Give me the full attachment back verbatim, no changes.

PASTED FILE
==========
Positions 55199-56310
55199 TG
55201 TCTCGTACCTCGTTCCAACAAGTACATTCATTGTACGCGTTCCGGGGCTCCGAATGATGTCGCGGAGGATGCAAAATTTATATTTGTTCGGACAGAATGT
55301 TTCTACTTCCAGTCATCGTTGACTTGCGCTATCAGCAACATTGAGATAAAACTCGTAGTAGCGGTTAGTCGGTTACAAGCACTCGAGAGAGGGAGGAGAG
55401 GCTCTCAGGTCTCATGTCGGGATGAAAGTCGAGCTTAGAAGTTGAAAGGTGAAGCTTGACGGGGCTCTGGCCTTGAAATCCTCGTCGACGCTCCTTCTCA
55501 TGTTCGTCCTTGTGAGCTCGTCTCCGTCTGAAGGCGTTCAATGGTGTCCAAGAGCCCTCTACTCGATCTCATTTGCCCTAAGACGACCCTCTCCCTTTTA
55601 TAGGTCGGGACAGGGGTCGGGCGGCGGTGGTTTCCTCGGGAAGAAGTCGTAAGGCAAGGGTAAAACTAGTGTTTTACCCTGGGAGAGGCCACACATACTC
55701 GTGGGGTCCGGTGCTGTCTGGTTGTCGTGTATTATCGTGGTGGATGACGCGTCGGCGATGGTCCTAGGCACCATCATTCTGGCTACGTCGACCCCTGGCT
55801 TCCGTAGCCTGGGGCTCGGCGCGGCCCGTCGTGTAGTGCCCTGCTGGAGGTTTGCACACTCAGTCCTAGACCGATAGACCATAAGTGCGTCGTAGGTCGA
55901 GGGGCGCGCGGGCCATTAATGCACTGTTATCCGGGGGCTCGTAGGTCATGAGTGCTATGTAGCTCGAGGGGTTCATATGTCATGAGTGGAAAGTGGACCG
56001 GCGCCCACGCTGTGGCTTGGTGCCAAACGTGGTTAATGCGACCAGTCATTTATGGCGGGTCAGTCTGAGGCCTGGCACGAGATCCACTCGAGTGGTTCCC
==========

Positions 55199-56310
55199 TG
55201 TCTCGTACCTCGTTCCAACAAGTACATTCATTGTACGCGTTCCGGGGCTCCGAATGATGTCGCGGAGGATGCAAAATTTATATTTGTTCGGACAGAATGT
55301 TTCTACTTCCAGTCATCGTTGACTTGCGCTATCAGCAACATTGAGATAAAACTCGTAGTAGCGGTTAGTCGGTTACAAGCACTCGAGAGAGGGAGGAGAG
55401 GCTCTCAGGTCTCATGTCGGGATGAAAGTCGAGCTTAGAAGTTGAAAGGTGAAGCTTGACGGGGCTCTGGCCTTGAAATCCTCGTCGACGCTCCTTCTCA
55501 TGTTCGTCCTTGTGAGCTCGTCTCCGTCTGAAGGCGTTCAATGGTGTCCAAGAGCCCTCTACTCGATCTCATTTGCCCTAAGACGACCCTCTCCCTTTTA
55601 TAGGTCGGGACAGGGGTCGGGCGGCGGTGGTTTCCTCGGGAAGAAGTCGTAAGGCAAGGGTAAAACTAGTGTTTTACCCTGGGAGAGGCCACACATACTC
55701 GTGGGGTCCGGTGCTGTCTGGTTGTCGTGTATTATCGTGGTGGATGACGCGTCGGCGATGGTCCTAGGCACCATCATTCTGGCTACGTCGACCCCTGGCT
55801 TCCGTAGCCTGGGGCTCGGCGCGGCCCGTCGTGTAGTGCCCTGCTGGAGGTTTGCACACTCAGTCCTAGACCGATAGACCATAAGTGCGTCGTAGGTCGA
55901 GGGGCGCGCGGGCCATTAATGCACTGTTATCCGGGGGCTCGTAGGTCATGAGTGCTATGTAGCTCGAGGGGTTCATATGTCATGAGTGGAAAGTGGACCG
56001 GCGCCCACGCTGTGGCTTGGTGCCAAACGTGGTTAATGCGACCAGTCATTTATGGCGGGTCAGTCTGAGGCCTGGCACGAGATCCACTCGAGTGGTTCCC